Prostitution in Georgian London
The Swell’s Night Guides of the Victorian era were a continuation of a London tradition of providing visitors and residents with information regarding the prostitutes of the city. Beginning in 1757 an annual directory was published, entitled Harris’s List of Covent Garden Ladies. Covent Garden was then a center of prostitution in the city, and the directory was intended to be a helpful aid for those seeking illicit sexual pleasure. The Lists were published, not by someone named Harris as one might expect, but most likely by what would today be called a hack writer named Samuel Derrick. After his death in 1769 the Lists were continued by other writers, always presented under the pseudonym H. Ranger.
Harris’s Lists were opened with an editorial on prostitution, which it defended in the face of the general public disdain for those involved in the trade. Each edition listed between 120 and 190 working prostitutes in the Covent Garden area, giving their names, addresses, rates, and evaluating their services. The descriptions were more along the lines of pornography of the day, rather than a simply clinical listing of services offered. Besides naming the prostitutes, many of the most famous men of the time were mentioned in the lists as satisfied customers of one or more of the Covent Garden Ladies.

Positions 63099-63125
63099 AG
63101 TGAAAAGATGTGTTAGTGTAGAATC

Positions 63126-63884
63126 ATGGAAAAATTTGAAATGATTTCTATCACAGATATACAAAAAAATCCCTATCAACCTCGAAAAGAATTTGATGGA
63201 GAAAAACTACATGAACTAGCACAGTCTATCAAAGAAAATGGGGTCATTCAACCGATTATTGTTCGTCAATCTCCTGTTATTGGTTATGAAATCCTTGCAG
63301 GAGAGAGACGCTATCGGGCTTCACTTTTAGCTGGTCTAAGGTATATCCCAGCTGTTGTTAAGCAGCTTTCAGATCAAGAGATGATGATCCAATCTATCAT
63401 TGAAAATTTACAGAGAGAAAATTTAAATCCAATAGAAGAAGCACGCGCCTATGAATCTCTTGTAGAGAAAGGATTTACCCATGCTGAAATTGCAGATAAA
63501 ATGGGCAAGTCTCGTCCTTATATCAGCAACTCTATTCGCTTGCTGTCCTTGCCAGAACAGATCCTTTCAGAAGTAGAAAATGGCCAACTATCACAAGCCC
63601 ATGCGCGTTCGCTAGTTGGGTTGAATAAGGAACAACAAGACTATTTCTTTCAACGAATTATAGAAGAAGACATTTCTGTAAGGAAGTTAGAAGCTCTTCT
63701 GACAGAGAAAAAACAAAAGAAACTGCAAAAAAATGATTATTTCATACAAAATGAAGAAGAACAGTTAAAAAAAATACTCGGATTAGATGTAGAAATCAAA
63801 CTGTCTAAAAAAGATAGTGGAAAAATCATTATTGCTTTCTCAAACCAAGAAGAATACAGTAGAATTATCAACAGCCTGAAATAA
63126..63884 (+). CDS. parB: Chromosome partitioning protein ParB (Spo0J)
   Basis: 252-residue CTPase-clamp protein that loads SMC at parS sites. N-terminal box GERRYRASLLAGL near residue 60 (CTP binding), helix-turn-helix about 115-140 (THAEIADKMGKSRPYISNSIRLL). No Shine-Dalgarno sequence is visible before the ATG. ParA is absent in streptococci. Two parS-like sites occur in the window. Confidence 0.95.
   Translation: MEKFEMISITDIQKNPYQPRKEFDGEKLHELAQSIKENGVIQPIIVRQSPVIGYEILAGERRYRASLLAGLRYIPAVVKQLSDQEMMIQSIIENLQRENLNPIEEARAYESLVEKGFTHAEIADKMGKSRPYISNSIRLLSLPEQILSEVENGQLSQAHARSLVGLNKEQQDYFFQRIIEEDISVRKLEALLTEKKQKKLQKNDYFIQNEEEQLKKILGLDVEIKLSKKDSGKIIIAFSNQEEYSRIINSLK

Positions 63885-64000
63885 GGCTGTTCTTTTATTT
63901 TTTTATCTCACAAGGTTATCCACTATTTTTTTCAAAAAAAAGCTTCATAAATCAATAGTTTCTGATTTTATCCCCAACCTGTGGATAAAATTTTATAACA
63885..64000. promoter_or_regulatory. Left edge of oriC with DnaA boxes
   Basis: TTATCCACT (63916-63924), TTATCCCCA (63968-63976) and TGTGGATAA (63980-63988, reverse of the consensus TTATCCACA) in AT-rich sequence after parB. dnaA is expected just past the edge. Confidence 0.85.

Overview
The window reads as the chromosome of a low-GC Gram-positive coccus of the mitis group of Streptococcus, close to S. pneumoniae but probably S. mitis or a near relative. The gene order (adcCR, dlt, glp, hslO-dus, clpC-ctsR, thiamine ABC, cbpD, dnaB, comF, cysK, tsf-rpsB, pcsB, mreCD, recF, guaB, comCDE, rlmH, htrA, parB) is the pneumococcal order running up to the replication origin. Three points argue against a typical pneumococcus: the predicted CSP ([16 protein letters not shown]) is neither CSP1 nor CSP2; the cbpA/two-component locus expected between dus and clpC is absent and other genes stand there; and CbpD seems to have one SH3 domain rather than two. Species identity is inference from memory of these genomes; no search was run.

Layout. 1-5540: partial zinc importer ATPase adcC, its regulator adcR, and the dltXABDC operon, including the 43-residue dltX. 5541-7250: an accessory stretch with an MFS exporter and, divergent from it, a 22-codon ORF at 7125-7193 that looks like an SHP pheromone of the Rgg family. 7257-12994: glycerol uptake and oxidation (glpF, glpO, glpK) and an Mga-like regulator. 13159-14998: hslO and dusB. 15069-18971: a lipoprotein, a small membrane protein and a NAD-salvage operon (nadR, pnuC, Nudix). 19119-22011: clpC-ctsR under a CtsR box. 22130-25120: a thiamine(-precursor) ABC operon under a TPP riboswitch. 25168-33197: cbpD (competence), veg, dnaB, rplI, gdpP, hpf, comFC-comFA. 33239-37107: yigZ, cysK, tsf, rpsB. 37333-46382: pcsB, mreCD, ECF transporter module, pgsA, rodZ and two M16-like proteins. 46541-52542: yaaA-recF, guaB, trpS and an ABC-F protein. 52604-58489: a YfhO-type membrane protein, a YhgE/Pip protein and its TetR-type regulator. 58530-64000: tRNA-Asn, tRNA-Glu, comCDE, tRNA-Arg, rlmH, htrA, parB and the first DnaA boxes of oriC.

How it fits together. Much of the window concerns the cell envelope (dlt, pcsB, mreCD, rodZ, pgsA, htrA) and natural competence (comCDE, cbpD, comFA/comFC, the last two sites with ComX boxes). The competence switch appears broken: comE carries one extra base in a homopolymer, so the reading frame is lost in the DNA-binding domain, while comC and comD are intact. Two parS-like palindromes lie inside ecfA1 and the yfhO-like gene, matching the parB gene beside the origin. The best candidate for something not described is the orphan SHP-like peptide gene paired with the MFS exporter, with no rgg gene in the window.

Among these satisfied customers was the Duke of York, whose elder brother was King George III, on the throne of England when later editions of the Lists were released. Others whose names were prominently mentioned in different editions were George Augustus Frederick, who would become King George IV, and his brother, Ernest Augustus, who would become King of Hanover. Both were sons of George III. James Boswell, the biographer of Samuel Johnson, was another satisfied customer, as was William Dodd, an Anglican clergyman who would end his days by being hanged for the crime of forgery.
The Lists frequently described the manner by which the Covent Garden Ladies entered the sex trade, though many of these were no doubt fictionalized to comply with political and moral views of its author. Following the careers of several of the Covent Garden Ladies through succeeding editions of the Lists reveals that some of them went from streetwalker to brothel owner to considerable wealth. Although homosexual behavior was illegal (the word itself had not then been coined) lesbianism carried little social stigma, and the abilities of some of the Ladies in that practice was evaluated and commented upon.
Whether the Lists were the actual directories which they claimed to be or works of erotica remains a subject of debate among scholars. After the death of Samuel Derrick in 1769 the list became more and more of a pornographic treatise rather than a mere directory. The last edition was published in 1795, after a campaign by social reformers to bring prostitution in London and the rest of England under control. One of the men responsible for the final edition was imprisoned for one year for printing the list, with his judge commenting, “â¦an offence of greater enormity could hardly be committed.”